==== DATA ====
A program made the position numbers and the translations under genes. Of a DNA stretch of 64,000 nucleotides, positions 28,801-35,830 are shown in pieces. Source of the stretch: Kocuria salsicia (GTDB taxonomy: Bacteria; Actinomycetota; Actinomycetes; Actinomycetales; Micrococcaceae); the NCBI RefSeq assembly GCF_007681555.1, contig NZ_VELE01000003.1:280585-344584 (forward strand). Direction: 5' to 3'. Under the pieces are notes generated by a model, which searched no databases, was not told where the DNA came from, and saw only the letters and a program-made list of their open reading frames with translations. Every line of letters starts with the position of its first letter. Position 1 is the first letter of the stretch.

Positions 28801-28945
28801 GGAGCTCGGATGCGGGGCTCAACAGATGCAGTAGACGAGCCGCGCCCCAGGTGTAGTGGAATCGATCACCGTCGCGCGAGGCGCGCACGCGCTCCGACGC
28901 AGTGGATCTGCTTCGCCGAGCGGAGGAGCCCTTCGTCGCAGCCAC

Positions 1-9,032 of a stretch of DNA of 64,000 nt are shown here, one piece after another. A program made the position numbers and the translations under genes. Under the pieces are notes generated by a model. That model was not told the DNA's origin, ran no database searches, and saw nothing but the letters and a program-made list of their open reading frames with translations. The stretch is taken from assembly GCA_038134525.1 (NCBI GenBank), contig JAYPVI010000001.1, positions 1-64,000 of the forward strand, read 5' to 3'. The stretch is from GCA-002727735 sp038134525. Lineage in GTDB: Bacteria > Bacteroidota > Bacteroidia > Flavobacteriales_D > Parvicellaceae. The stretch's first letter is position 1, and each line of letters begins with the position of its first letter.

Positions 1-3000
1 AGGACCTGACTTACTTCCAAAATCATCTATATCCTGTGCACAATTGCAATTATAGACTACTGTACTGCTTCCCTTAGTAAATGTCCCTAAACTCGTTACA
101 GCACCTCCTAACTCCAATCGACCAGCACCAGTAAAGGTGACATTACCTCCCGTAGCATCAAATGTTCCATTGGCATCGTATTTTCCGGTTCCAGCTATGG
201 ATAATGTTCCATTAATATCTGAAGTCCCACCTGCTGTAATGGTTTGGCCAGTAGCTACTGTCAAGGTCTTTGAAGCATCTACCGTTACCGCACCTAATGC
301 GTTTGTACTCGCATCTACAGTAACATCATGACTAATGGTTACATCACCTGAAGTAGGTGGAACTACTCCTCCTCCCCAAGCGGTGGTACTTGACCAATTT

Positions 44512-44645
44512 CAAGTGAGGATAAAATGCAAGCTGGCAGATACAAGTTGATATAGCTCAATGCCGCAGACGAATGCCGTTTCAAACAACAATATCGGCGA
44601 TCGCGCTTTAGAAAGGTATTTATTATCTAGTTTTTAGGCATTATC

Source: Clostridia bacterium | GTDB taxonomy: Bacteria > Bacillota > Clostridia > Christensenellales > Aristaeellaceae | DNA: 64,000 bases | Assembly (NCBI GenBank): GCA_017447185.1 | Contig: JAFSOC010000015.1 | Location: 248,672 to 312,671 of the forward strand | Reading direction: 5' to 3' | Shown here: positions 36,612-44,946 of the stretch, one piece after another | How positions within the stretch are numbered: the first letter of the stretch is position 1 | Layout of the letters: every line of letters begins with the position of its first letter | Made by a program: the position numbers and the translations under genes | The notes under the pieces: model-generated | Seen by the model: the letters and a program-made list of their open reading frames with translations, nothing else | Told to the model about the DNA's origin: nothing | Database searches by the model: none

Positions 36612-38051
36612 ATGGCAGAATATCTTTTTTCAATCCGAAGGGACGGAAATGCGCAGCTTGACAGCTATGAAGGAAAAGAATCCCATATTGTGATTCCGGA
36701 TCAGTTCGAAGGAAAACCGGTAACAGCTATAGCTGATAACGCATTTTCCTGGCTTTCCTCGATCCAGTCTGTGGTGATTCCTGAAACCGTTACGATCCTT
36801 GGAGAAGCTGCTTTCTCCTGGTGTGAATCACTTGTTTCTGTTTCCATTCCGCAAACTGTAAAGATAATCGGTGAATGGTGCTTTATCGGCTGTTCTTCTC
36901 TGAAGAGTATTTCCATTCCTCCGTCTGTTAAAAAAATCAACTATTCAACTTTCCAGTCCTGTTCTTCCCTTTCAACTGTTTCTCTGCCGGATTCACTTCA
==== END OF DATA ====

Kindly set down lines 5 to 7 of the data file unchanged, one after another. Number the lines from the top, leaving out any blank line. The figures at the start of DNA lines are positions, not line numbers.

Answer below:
Positions 1-9,032 of a stretch of DNA of 64,000 nt are shown here, one piece after another. A program made the position numbers and the translations under genes. Under the pieces are notes generated by a model. That model was not told the DNA's origin, ran no database searches, and saw nothing but the letters and a program-made list of their open reading frames with translations. The stretch is taken from assembly GCA_038134525.1 (NCBI GenBank), contig JAYPVI010000001.1, positions 1-64,000 of the forward strand, read 5' to 3'. The stretch is from GCA-002727735 sp038134525. Lineage in GTDB: Bacteria > Bacteroidota > Bacteroidia > Flavobacteriales_D > Parvicellaceae. The stretch's first letter is position 1, and each line of letters begins with the position of its first letter.

Positions 1-3000
1 AGGACCTGACTTACTTCCAAAATCATCTATATCCTGTGCACAATTGCAATTATAGACTACTGTACTGCTTCCCTTAGTAAATGTCCCTAAACTCGTTACA